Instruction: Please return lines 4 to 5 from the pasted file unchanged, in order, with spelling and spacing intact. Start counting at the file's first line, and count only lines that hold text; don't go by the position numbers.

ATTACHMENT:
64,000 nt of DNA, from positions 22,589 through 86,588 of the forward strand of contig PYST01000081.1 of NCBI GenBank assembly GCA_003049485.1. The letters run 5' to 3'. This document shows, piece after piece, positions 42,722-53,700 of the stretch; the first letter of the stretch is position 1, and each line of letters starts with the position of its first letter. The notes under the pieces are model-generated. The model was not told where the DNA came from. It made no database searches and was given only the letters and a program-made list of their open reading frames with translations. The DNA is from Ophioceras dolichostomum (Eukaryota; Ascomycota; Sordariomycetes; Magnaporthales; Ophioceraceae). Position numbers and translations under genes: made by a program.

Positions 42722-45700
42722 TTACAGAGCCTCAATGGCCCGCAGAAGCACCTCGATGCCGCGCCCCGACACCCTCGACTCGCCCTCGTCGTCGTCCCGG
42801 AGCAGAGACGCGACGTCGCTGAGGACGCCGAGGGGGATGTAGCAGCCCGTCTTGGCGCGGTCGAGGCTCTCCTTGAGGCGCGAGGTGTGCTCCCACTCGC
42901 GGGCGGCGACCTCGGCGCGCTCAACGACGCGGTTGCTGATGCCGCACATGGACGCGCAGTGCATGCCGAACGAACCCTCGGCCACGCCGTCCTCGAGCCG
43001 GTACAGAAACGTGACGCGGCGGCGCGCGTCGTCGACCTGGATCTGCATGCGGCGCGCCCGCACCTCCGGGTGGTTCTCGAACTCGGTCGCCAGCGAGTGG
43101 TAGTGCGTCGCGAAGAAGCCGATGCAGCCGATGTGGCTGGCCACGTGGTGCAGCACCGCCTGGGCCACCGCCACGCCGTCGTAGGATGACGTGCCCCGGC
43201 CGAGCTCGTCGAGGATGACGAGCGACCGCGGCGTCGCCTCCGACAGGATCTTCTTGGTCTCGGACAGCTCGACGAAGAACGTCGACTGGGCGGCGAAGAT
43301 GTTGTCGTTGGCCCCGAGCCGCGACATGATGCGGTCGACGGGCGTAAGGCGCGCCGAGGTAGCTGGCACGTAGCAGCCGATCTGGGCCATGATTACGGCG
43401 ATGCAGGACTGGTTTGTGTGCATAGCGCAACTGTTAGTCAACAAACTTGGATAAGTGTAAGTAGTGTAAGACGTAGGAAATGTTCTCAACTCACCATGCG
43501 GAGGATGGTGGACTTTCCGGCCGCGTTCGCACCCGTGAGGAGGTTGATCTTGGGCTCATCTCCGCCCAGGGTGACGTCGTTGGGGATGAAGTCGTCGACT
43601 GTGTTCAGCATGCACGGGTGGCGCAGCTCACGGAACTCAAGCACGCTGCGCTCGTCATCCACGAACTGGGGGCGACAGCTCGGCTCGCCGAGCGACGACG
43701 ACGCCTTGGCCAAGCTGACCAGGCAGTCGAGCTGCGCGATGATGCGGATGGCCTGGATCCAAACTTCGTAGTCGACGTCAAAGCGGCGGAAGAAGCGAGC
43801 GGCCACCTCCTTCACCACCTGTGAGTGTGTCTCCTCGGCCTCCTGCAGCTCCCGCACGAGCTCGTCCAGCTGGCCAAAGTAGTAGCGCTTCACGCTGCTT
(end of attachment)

42801 AGCAGAGACGCGACGTCGCTGAGGACGCCGAGGGGGATGTAGCAGCCCGTCTTGGCGCGGTCGAGGCTCTCCTTGAGGCGCGAGGTGTGCTCCCACTCGC
42901 GGGCGGCGACCTCGGCGCGCTCAACGACGCGGTTGCTGATGCCGCACATGGACGCGCAGTGCATGCCGAACGAACCCTCGGCCACGCCGTCCTCGAGCCG